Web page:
I watched Undone (2019). This was 1 season of 8 episodes, each 30 minutes. Apparently a 2nd season was commissioned but I can find no evidence it was aired. It’s hard to see how the premise could have been continued anyway.
The series is made using animation techniques, which are essential for the many transformations and illusions going on in the mind of the central character Alma Winograd-Diaz, following her coma after a car crash.
Alma is a college dropout currently working in a daycare centre in Texas. Her dad was a Jewish physics professor and her mum is a proud old Mexican Catholic who wants her daughters to settle down. She’s not too keen on the new young priest who’s got positive things to say about “indigenous cultures” in Mexico and elsewhere, which we learn Daddy was interested in as well. Younger sister Becca is pleasing mum better by getting engaged to WASPy jock Reed Hollingsworth, whose mum is clearly unhappy at his choice, but then Alma isn’t that keen on attending the wedding either.
Alma is currently living with Sam, but things are getting tense and in fact they split up just before her crash, a detail she forgets in the coma and Sam assumes this state will be permanent and moves his stuff straight back in again. He makes a few mistakes putting the pictures back in the wrong order however.
Alma’s accident was initiated by a vision of her old dad by the side of the road. Dad himself died in a car crash years ago. That was one of many early traumas she’s tried to suppress. She went deaf when very young and spent years in a special school before a cochlear implant restored her hearing. She remembers the night that dad died as he was taking her out on a Halloween journey but abandoned her to go to deal with a break-in at the lab. And know he’s appearing all the time to her in her hospital ward.
Dad now tells her it is urgent that she starts taking control of her special gift of time manipulation and time travel released by the accident but latent all along. First, she has to deal with the enormous metaphysical instability in her new surroundings.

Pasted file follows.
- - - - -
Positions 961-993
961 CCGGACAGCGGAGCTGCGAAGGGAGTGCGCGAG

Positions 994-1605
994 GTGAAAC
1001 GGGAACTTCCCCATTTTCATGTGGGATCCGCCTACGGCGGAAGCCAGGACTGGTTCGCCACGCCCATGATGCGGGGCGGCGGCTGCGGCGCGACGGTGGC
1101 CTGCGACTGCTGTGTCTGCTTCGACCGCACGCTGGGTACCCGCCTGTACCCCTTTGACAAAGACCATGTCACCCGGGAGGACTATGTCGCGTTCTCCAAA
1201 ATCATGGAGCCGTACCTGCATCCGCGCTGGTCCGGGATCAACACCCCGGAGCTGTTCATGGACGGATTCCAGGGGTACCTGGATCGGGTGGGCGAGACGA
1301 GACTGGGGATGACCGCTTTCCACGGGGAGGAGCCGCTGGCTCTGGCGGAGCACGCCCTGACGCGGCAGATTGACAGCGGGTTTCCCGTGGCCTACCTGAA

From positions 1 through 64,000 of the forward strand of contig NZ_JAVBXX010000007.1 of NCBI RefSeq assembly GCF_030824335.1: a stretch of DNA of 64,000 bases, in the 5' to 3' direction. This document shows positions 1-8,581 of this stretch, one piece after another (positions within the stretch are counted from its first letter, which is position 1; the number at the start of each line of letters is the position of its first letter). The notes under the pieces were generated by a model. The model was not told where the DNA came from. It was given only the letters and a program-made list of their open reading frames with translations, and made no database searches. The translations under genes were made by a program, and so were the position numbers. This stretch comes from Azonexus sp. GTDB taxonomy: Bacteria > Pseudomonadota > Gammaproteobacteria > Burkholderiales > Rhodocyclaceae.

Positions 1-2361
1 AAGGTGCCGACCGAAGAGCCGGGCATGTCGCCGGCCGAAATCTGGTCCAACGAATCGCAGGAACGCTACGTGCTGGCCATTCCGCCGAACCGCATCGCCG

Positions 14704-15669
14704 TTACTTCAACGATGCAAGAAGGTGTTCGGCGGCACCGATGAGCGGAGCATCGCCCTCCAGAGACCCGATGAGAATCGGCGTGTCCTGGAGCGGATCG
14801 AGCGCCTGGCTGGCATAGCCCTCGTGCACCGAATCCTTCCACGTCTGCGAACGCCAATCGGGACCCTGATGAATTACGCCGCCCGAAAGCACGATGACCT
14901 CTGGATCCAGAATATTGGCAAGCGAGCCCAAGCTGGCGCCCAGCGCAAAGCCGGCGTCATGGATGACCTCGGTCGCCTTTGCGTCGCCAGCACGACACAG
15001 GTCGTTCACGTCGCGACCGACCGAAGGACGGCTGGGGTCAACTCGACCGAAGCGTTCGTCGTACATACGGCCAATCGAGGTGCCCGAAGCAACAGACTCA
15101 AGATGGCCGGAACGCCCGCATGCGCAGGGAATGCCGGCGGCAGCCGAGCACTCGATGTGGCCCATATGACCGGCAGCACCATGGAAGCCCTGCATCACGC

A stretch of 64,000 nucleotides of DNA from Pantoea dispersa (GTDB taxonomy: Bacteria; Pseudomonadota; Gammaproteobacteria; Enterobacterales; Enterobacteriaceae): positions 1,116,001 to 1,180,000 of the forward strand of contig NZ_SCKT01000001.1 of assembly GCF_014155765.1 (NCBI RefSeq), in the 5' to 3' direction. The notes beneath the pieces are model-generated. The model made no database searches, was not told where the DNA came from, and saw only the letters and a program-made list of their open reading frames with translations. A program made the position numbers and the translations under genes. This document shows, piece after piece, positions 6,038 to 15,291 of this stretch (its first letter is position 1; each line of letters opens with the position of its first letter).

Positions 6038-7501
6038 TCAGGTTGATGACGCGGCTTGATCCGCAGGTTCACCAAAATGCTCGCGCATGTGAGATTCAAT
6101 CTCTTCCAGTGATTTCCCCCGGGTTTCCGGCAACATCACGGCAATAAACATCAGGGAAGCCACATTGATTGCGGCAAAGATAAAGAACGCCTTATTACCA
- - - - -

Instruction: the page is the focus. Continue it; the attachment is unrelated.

Dad is a typical Physics Dude who thinks he can figure it all out and he had some variable-quality ideas going on all those years ago. His attempt to explain the big concepts of time, causation and The Will and all that are piss-poor even by the usual standards of Science Guys waffling about how the universe is all a series of wooden blocks or whatever. Even “quantum entanglement” makes an appearance, threatening to turn this whole show into a farrago of Hollywood Spirituality in the mood of 00s fare such as 21 Grams.
What holds it together is rather wonderful character of Alma, played as a smart angry youngish person with views about how The Alamo wasn’t such a great thing to commemorate, and that the legacy of the Conquistadors is questionable, and so on. We are not here to debate these opinions. I just think they make her character the most interesting thing on view, even when Dad is droning self-importantly over the top and she has to do the serious emotional moments, thankfully quite brief.
Alma also has a good line of cynicism about digital culture, she even finds a use for an old LinkedIn account she set up years ago (to check if a previous boyfriend was cheating on her – why LinkedIn though?) Her smartphone is shown authentically cracked, which it probably was even before the crash.
Dad wants her to get in to a big plan he’s worked out to go back in time and fix the events around his death, which will wipe out all the bad stuff that happened since. She’s already convinced she can effect minor reversals in the world around her as she grows in her new powers. The story of what Dad and his research assistant was up to in the Physics lab all those years ago seems to involve a sinister big corporation, and she meets up with the big suit who dealt with Dad and maybe arranged his death.
But this isn’t a story about crank physics, it’s about mental health and a crisis something like the one Barbara O’Brien described in Operators And Things (1958). Dad’s ideas were also more in line with the theories and experiments in Altered States, but on a pitifully lower level of ambition. Damaged lives and minds trying to fix the past with the power of imagination alone and having breakdowns… this is rather a thematic cliche in modern arty cinema, we saw a version of it in Censor last year. Peter Strickland seems to have had a go at it a few times.
Undone plays the game as well as anyone else, and makes it more fun by having a smart female comedian at the centre of attention, instead of Sheridan Smith staring at traffic islands, which is what we would get in the UK version. Of course there are a few “ah, but…” moments, setting us up for the Ambiguous Ending, that’s just the rules. I don’t know how we could have had a 2nd series after that or why there would be any need for one. This is a great little show that goes on just long enough and doesn’t need to continue any longer.